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BWW Flashback: A Look Back at Aaron Sorkin's Best Scenes

There are two kinds of people: those who say The West Wing is the greatest television series ever written and those who are wrong (and they can stand there in their wrongness and be wrong). The mastermind behind the series is, of course, Aaron Sorkin, diving into a run on Broadway with his revamped adaptation of To Kill A Mockingbird.

We're taking a look back at some of Sorkin's best scenes from his work in television and film. Take a scroll below to see some of the best of the best from The West Wing, Sports Night, The Newsroom and more!

Starting with the classics, one of Sorkin's most memorable scenes on The West Wing featured President Bartlet walking up the aisle of a cathedral in mourning of his secretary Mrs. Landingham, questioning his faith, and cursing a God he couldn't love.

Catching the President on a slightly better day, Bartlet takes on a radio host who uses religion to judge others.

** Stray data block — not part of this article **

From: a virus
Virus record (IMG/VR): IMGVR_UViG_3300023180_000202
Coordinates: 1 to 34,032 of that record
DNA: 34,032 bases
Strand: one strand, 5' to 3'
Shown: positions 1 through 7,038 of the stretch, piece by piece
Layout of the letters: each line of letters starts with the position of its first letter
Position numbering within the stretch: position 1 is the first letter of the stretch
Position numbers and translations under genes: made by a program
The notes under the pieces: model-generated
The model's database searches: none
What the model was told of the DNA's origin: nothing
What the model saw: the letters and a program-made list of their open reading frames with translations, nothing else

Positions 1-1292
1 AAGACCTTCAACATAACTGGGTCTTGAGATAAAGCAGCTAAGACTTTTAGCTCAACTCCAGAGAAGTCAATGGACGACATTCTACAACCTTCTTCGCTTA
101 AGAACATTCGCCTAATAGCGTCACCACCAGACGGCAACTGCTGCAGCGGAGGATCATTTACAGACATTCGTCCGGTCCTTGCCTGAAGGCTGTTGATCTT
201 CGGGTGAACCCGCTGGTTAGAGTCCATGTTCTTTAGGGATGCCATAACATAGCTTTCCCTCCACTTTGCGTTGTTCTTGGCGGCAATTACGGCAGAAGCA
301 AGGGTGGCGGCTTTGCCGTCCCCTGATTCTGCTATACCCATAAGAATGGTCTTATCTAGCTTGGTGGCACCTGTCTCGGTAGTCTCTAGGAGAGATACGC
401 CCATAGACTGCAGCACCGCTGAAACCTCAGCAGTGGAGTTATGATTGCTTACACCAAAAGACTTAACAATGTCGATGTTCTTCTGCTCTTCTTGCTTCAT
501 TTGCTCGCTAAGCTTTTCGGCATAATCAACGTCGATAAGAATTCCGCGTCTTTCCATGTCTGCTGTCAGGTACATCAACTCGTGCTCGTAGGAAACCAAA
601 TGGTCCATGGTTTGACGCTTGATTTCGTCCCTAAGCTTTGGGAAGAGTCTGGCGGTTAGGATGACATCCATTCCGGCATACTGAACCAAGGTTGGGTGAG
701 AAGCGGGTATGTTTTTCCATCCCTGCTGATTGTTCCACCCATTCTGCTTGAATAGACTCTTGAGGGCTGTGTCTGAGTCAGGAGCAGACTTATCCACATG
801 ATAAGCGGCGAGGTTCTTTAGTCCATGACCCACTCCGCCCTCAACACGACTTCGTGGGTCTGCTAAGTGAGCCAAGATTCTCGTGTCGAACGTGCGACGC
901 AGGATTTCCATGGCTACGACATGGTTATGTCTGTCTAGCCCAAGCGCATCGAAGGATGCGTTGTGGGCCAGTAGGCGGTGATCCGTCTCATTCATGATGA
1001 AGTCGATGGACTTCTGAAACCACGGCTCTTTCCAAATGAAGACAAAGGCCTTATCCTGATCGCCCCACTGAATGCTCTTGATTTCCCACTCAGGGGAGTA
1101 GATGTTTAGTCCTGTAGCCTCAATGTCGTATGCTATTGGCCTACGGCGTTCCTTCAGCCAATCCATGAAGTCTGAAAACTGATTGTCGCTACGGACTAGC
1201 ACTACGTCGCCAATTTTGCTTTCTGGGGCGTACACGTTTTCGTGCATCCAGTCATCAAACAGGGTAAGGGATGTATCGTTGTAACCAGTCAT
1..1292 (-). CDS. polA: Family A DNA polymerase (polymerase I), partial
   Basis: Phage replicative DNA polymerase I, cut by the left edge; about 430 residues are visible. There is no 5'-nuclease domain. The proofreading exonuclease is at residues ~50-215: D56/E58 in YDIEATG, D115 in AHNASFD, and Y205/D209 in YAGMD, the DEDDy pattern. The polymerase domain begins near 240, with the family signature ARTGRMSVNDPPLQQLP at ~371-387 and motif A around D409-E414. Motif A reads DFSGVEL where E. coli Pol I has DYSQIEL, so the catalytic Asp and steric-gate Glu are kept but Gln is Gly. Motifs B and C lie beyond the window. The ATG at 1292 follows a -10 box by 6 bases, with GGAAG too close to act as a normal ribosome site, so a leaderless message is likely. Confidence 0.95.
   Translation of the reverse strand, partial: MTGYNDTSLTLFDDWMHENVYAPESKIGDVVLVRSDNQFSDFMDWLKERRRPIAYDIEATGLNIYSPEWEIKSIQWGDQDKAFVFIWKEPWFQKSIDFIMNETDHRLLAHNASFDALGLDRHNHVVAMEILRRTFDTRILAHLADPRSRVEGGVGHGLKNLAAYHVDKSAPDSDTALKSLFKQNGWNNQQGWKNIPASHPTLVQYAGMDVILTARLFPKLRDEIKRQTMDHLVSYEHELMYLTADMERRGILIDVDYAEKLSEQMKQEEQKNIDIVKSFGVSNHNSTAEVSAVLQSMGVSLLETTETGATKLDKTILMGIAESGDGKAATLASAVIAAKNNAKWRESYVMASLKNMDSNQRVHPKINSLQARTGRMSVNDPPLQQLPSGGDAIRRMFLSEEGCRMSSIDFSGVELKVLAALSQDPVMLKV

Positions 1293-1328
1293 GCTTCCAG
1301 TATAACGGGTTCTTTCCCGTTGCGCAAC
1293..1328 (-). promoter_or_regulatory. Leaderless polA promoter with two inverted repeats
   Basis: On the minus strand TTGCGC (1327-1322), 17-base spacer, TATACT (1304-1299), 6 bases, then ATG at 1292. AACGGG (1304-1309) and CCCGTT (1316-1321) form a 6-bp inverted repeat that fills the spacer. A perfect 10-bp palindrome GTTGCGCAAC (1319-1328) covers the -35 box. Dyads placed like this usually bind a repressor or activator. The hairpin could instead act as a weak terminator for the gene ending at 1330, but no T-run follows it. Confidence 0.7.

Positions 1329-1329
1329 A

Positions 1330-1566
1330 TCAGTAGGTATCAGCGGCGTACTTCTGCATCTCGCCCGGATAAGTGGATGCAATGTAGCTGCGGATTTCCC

Jeff Daniels stars in To Kill A Mockingbird filling the historic shoes of Atticus Finch, but before he followed Sorkin to the stage, he starred in The Newsroom. His character opened the series with an iconic speech in answer to the question, 'What makes America the greatest country in the world?'
(Don't forget to give a wave to Tony-winner David Cromer in the clip below!)

While the word 'sports' in the title might send some theatre fans running, give Sorkin's Sports Night a chance. The series follows the employees of a sports news channel as they navigate life and office politics. It also features classic Sorkin repartee as well as Joshua Malina who would go on to join the cast of The West Wing.

Molly's Game was based on the true story of Molly Bloom who went from world class skier to poker mogul to convicted felon. Sorkin's snap is as clear as can be in the film's opening scene.

And finally, one of Sorkin's most famous monologues, still quoted in conversation to this day. A Few Good Men was released in 1992, the story of legal upset within the military. It demonstrates just how Sorkin became one of the greatest writers of our time. That's the truth, here's hoping you can handle it.

Photo Credit: Walter McBride / WM Photos

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